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Hate Story 4 Movie Review

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The truth is that this series has run out of steam and now needs closure


CAST Urvashi Rautela, Karan Wahi, Vivan Bhatena, Gulshan Grover | DIRECTOR Vishal Pandya

This franchise is based on the principle that hate stories are more erotic than love stories. Sex as sport, as a game, as casual encounters at work or in travel, as an instrument of comeuppance, as a strategy of business; all these are more of a turn on for audiences than a passionate culmination of romance. Friends and enemies with benefits seem to get more out of sex than traditional lovers.

But ‘Hate Story 4’ has a little twist to the functional kinkiness of this series. It turns out that this film has political content. We find out that there is an Indian sisterhood at work in London who are using their charm to destroy the two wayward sons of a man who has just been elected Mayor of London (Gulshan Grover). Luckily we don’t know this while the seduction process is in full swing. It is revealed to us, one flashback at a time. And, even then, it is impossible to pay attention to the political implications of what is going on, because the flashbacks have so many women in tantalising posture and dress, whispering sweet nothings to the brothers Rajveer (Karan Wahi) and Aryan (Vivan Bhatena).

These two goons, while in India, have molested a woman and murdered the valiant young man who tried to protect her, a dark secret which will implode in the face of a contender to political influence in England - the Grover character being clearly inspired by the figure of Sadiq Khan, the first Mayor of London from an ethnic minority.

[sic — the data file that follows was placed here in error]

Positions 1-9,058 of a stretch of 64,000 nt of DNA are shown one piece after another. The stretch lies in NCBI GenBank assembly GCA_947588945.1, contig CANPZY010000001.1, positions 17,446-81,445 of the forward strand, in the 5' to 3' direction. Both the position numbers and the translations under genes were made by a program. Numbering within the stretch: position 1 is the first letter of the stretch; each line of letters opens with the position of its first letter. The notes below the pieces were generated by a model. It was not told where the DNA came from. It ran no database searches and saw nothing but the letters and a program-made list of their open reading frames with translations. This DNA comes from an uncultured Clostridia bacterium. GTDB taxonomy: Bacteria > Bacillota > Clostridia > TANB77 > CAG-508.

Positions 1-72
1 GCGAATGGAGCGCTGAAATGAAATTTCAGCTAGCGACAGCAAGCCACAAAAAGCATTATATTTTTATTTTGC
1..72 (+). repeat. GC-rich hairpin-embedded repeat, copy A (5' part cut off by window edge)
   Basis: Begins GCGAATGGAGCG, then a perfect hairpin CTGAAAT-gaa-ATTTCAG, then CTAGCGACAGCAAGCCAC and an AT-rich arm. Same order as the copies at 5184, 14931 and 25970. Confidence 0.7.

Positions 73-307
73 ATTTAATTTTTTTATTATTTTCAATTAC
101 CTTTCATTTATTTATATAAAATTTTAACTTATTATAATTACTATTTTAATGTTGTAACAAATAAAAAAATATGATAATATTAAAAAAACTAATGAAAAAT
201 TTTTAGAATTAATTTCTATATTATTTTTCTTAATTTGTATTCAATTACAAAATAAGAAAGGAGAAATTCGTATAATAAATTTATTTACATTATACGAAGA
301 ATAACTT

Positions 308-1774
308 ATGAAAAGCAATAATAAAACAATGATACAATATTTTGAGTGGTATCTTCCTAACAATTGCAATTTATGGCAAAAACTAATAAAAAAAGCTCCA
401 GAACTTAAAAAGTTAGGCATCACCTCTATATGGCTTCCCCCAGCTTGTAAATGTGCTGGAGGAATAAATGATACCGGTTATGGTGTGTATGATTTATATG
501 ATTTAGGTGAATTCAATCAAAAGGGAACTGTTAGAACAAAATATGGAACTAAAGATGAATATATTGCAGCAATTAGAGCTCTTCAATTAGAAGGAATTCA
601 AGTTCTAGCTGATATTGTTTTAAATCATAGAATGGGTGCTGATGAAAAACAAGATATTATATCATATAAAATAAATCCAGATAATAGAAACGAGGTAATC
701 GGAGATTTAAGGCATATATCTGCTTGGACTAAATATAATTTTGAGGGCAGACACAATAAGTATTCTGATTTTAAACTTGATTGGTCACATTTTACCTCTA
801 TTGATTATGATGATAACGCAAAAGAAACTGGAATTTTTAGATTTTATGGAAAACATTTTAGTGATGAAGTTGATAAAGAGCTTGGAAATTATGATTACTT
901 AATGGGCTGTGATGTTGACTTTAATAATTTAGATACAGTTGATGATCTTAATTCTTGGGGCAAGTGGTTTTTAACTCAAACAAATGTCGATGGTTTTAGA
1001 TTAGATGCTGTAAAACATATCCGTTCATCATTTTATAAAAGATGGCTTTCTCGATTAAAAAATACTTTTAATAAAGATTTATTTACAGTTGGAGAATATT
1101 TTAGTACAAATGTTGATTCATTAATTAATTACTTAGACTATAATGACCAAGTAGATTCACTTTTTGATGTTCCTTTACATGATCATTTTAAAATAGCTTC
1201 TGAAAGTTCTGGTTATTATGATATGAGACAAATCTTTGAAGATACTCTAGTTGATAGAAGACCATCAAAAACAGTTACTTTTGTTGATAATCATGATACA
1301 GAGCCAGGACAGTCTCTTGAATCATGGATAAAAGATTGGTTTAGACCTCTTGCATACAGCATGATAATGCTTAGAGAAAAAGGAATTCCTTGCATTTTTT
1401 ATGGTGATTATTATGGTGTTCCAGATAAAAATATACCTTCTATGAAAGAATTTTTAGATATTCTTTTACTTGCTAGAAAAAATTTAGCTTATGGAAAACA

The female protagonist of the film, Tasha (Urvashi Rautela), uses her sexuality as a sword and seduces both brothers in order to trigger sibling rivalry and hatred. It is a matter of taste, of course, but the miming of torso and pelvic movements while scantily dressed, though counted as eroticism in the ‘Hate Story’ series, can sometimes be off putting. Combined with the unbuttoned shirts of the men, baring shaved chests, the whole exercise could just as well be an elaborate simulation of bad sex.

But bad acting is worse. What is unforgivable in this movie is how stiff the actors are. Not one performer in this movie is credible as a character, and the director has made no attempt whatsoever to guide them. As a result, there is no synchronisation between the dialogue written and the dialogue delivered. The people in this film could as well be expensively dressed mannequins, miming speech, while fitted with digital speakers.

The truth is that this series has run out of steam and now needs closure.

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